Watch Agawol’s story below. Photo: Lys Arango for Action Against Hunger.
16 DAYS OF ACTIVISM AGAINST GENDER-BASED VIOLENCE
From November 25th, the International Day for the Elimination of Violence Against Women, and until December 10th, Human Rights Day, the 16 Days of Activism against Gender-Based Violence is a global campaign to galvanize action to end violence against women and girls around the world.
Violence against women is one of the biggest causes of injury and death to women worldwide, causing more deaths and disability for women ages 15 to 44 than cancer, malaria, traffic accidents and war. In other words, it’s an epidemic. The World Health Organization (WHO) estimated that 1 in 3 women worldwide have experienced physical or sexual violence in their lifetime.
However, violence against women goes beyond the physical. Violence can be physical, sexual, psychological. Violence can include limiting autonomy, decision-making power and access to certain resources.
For these 16 days, we are highlighting 16 different types of violence that women and girls experience beyond the physical.
You can take action against gender-based violence:
Day 15 – blaming mothers for their children’s nutritional status
Placing the burden of childcare on mothers
In most places where we work, women spend two to ten times more time caring for children than men. This unequal distribution of responsibilities is linked to discriminatory gender stereotypes and norms worldwide. In times of humanitarian crises, women are more likely to be left with the responsibility of caring for and fleeing with their children. Men on the other hand, either stay behind or flee separately. As most women are required to care for multiple children at once after a crisis, they are often faced with the challenge of balancing paid employment with childcare. In many cases, any form of employment reduces the time for childcare, placing children at a greater risk of illness and malnutrition, thus inpacting their children’s nutritional status.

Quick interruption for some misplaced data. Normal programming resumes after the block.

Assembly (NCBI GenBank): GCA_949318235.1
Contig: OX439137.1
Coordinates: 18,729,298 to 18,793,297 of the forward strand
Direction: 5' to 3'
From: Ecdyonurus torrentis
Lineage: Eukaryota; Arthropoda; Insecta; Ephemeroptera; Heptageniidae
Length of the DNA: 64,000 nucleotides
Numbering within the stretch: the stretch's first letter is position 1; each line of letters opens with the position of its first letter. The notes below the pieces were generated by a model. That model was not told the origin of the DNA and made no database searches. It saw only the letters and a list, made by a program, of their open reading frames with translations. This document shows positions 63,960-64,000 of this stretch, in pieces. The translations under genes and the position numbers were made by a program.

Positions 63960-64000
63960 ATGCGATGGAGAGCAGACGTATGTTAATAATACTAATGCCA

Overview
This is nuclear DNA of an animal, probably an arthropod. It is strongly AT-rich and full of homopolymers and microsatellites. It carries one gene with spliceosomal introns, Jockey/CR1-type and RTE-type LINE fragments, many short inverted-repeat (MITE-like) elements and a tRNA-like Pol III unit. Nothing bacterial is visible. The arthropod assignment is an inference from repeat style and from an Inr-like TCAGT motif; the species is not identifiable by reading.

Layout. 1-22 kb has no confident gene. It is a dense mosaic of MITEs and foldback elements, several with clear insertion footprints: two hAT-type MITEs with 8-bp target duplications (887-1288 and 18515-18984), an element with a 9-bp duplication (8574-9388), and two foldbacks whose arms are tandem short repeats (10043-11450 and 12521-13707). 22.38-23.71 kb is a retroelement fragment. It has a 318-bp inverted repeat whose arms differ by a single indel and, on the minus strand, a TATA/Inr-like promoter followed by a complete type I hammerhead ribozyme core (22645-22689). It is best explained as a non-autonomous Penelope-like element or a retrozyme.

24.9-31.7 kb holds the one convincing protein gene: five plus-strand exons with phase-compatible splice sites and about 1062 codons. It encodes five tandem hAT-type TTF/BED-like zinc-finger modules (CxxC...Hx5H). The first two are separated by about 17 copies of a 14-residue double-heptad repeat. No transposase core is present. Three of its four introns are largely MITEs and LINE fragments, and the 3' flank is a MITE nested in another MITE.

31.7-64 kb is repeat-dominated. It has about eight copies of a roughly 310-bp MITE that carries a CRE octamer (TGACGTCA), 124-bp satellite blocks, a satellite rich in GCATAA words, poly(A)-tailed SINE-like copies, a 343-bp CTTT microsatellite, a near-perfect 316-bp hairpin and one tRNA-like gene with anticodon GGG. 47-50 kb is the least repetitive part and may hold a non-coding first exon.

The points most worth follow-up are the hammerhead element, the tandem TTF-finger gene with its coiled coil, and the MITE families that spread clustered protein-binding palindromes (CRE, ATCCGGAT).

Single mothers tend to find themselves obligated to care for their children in their care at the expense of working. In most cases, it is the mother who is held responsible for the malnourishment of children and who must often walk miles to reach the nearest hospitals. Hauwa Bitous is an example of this. Having crossed the border from Nigeria into Cameroon, she is now the primary caretaker of a three-year old child whose mother remained in Nigeria. At only 20 years old, Hauwa has had to ensure for the safety and nourishment of the child, who has suffered from frequent rashes despite his rescue.
What Action Against Hunger is doing?
Action Against Hunger supports mothers in refugee camps through support groups and healthcare facilities that monitor the health of their children. Action Against Hunger champions the SMART Methodology, which monitors malnutrition of children and ensures that they receive immediate care if they are severely malnourished. This ensures that mothers are not solely responsible for monitoring children and that they can depend on professional help, if necessary. We also rely on local mother leaders who volunteer to educate their communities on malnutrition and reduce the stigma around treatment.
WATCH: Agawol’s story
Ending violence against women is key to ending hunger.